Clendenin remembers historic flood 6 years later | WCHS Network | News • Sports • Business
CLENDENIN, W.Va. – Many homes have been rebuilt in the town of Clendenin, Kanawha County, since the 2016 flood, but Mayor Kay Summers says even six years later, her town hasn’t fully recovered.
“Some people were told they were going to have their homes demolished and for some people that didn’t happen,” Summers told MetroNews on Tuesday.
On June 23, 2016, historic flooding ravaged much of West Virginia and claimed 23 lives as heavy rains poured in, stagnated for hours, and destroyed hundreds of homes and businesses.
The storm raised water levels on the Elk River in Clendenin and Elkview, driving more than eight feet of water into Summers’ home.
“We stayed here because we knew there was nowhere else to go,” Summers said.
Nicole Holcomb moved to Clendenin less than a year before the flood. She had about four feet of water in her newly remodeled home.
“We bought the house in November, started renovating it, then flooded it in June,” she said.
Holcomb has since rebuilt but says she can’t help but think the worst every time it rains.
“When it rains, you start looking at the river. Before, it was like ‘oh, look at the river!’ Now it’s like ‘what are you going to do?’ “, did she say.
She and many other families were left with nothing but the clothes they wore.
In an effort to make Clendenin whole again, Summers decided to go on the campaign trail. She was elected mayor of Clendenin in 2019.
“That’s the only reason I ran for mayor, to make it easier,” she said.
The road to recovery, however, has not been quick. Summers said the city still faces obstacles getting more funds to rebuild homes. The hardest task was getting a new grocery store. She said residents still had nowhere to buy food.
“Our nearest store is in Elkview and therefore 10 miles from here,” she said.
Jenny Gannaway, executive director of West Virginia Voluntary Organizations Active in Disasters (WV VOAD), told MetroNews that 2,300 families statewide have recovered since the flood and the latest surge has been difficult. .
“We knew the last 300 to 400 houses were going to be the most difficult because it would require mitigation, acquisition and family relocation,” Gannaway said.
The goal is to complete about 20 remaining homes through RISE West Virginia by early fall, Gannaway said.
“By the end of this year, we’re going to get everyone back to a home that’s been impacted,” she said, adding that the state is now better prepared to respond to flooding.
New Clendenin Primary School
Clendenin Elementary School was destroyed in the flood and is now being rebuilt on a mountaintop site just off US Route 119 on Wolverton Mountain Road.
FEMA approved $27 million in federal funds for the project in June 2020. The money represents 90% of the total cost.
Construction was halted in October 2021 after the discovery of pyritic sulfur in the soil. Officials had hoped to complete the project in August, but a spokesperson for Kanawha County Schools told MetroNews on Wednesday that the timeline for completion was unknown.
“KCS has found acceptable options for new fill earth for the site and is currently negotiating prices,” spokeswoman Briana Warner said in an email. “We still expect to resume construction work at the site this summer. There is no new completion date for the project yet, but once they can resume work, we expect rapid progress. ”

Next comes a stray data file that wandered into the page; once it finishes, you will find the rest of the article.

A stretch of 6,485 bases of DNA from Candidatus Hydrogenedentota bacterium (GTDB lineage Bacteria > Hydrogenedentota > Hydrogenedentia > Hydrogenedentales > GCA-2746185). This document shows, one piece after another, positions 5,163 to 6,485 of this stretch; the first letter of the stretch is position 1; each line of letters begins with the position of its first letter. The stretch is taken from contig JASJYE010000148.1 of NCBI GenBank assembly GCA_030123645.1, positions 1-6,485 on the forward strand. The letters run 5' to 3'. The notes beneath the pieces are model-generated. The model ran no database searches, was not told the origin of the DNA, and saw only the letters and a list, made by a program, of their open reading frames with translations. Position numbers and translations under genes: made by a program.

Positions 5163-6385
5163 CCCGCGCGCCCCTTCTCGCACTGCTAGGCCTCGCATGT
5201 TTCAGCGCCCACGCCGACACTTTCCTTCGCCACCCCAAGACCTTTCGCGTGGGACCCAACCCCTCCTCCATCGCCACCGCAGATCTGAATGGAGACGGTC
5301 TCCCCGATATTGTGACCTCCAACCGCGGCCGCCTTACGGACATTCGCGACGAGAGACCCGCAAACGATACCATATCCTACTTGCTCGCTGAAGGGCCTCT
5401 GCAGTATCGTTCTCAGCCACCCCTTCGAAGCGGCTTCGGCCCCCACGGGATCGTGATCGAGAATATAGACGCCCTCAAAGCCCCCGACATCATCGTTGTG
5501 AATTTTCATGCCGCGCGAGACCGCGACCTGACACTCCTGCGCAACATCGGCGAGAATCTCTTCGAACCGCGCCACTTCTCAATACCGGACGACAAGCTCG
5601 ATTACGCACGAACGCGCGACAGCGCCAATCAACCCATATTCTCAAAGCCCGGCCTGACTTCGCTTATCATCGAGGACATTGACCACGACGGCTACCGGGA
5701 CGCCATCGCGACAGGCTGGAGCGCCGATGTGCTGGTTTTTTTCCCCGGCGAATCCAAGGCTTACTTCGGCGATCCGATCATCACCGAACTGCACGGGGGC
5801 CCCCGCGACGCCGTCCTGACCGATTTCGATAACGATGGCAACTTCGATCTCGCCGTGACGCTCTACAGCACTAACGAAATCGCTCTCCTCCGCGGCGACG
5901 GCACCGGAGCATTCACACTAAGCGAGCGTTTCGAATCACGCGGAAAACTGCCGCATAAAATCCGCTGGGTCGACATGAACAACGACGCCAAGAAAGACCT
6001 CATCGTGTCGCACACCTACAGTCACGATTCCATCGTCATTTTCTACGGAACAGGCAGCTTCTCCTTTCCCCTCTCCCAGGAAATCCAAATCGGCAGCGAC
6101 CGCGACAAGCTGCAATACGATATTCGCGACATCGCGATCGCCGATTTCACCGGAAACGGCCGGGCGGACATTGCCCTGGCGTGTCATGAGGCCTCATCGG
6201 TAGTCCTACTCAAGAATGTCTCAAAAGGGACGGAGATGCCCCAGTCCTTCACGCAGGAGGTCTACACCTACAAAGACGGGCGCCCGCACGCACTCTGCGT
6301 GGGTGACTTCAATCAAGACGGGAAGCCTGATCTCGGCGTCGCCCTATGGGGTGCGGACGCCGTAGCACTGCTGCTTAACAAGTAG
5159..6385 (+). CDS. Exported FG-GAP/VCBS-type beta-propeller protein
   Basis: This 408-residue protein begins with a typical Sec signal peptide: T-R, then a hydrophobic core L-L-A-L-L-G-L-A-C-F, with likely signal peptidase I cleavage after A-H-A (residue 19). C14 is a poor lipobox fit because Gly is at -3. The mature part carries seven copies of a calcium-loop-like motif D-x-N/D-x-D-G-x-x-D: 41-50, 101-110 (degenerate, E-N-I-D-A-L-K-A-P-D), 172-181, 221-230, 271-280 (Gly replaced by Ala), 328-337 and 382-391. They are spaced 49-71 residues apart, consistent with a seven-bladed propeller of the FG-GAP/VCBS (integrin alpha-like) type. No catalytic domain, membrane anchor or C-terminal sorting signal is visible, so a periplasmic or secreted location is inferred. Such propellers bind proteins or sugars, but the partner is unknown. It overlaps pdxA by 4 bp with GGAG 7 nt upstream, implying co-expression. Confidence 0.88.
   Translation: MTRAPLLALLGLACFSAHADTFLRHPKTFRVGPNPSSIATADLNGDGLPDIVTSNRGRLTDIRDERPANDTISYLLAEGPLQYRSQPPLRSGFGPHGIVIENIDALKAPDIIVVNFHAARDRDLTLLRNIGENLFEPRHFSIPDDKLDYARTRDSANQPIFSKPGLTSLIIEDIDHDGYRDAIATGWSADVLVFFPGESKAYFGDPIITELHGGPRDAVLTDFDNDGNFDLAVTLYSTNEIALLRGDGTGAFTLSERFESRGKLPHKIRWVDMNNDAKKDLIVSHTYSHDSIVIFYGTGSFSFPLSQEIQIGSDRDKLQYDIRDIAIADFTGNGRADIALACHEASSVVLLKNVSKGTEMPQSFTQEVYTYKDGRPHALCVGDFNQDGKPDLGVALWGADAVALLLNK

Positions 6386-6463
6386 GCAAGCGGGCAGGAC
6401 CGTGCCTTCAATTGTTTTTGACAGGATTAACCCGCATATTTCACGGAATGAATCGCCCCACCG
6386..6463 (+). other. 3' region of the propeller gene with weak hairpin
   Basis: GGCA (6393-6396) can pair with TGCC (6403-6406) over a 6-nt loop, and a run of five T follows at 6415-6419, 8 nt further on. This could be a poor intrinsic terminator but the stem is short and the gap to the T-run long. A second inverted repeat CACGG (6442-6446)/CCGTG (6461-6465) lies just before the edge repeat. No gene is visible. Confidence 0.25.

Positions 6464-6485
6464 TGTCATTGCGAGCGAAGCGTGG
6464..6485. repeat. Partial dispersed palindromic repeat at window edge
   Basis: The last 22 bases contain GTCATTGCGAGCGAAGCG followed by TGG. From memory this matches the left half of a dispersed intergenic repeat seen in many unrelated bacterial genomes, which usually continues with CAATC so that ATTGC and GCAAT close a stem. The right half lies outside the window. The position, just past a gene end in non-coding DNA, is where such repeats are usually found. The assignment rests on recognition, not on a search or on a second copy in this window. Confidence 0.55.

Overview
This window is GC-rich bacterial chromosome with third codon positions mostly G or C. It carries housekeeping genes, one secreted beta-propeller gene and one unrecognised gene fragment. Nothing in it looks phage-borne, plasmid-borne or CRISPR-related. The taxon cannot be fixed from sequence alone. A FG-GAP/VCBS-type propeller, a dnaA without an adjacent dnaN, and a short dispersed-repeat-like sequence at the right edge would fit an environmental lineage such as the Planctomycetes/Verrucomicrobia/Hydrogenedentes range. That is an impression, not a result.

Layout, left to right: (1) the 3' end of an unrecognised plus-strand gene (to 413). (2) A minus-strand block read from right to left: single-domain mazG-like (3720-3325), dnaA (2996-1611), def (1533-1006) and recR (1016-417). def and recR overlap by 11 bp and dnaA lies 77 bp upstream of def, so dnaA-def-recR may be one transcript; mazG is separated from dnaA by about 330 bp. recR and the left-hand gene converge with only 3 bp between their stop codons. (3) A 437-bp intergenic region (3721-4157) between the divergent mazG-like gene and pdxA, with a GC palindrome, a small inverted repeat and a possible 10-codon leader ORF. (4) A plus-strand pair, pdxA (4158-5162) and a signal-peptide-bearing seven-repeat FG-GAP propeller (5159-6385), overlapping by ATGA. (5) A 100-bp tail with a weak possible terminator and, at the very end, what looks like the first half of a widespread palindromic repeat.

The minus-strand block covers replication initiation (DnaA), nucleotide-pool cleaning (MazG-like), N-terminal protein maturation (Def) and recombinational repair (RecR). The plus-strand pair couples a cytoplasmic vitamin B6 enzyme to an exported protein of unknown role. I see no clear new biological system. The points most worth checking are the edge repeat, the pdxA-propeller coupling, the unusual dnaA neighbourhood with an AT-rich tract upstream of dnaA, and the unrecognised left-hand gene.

In the days following the flood, then-President Barack Obama signed a disaster declaration for West Virginia counties. Then-Governor Earl Ray Tomblin declared a state of emergency and called the flooding “among the worst in a century”.
Kanawha, Greenbrier and Nicholas counties were the hardest hit.
At the time, Kanawha County Commission Chairman Kent Carper told MetroNews that Clendenin was inaccessible due to high water.
“Clendenin has essentially become an ally. We couldn’t get to Clendenin,” Carper said in 2016.
High water at Greenbrier Resort, owned by the current Governor. Jim Justice, forced a brief closure of the White Sulfur Springs facility.
High school programs were hit statewide, including the Clay County High School Football Team and the Herbert Hoover High School Marching Band. Each of these programs lost equipment in the flood.
In Elkview, a bridge collapsed at the Crossings Mall exit of I-79, leaving shoppers stranded for two days until another access road was built. A new bridge has since been rebuilt.
The towns of Richwood and Rainelle were also under water, but residents never gave up hope.
“It will come back,” Richwood resident Virginia Bennett told MetroNews in 2016. “It will come back stronger than ever.”
Clendenin welcomes new businesses
Since the flood, Clendenin has opened up new bike paths, boat ramps for kayakers and others to use the Elk River, and new Air bnbs are generating much-needed revenue.
Clendenin Brewing Company on Main Street is scheduled to open at 11 a.m. Saturday. Co-owners Matt and Nikki Holbert have been busy whipping up seven different beers for customers to try.
Nikki Holbert said their business would be a much-needed boost to the community right now.
“Everybody’s been trying to come back and grow since then, so it’s still a process,” she said.
The Clendenin Library was flooded and is being rebuilt with newsstands in town and a playground across the street.
In addition to single-family homes, new apartments are springing up, including facilities for the elderly.
The city is also building a stage at the end of Main Street where bands can play outside and other events can take place.
“The town of Clendenin is coming back. It’s going to be bigger and it’s going to be better,” Summers said.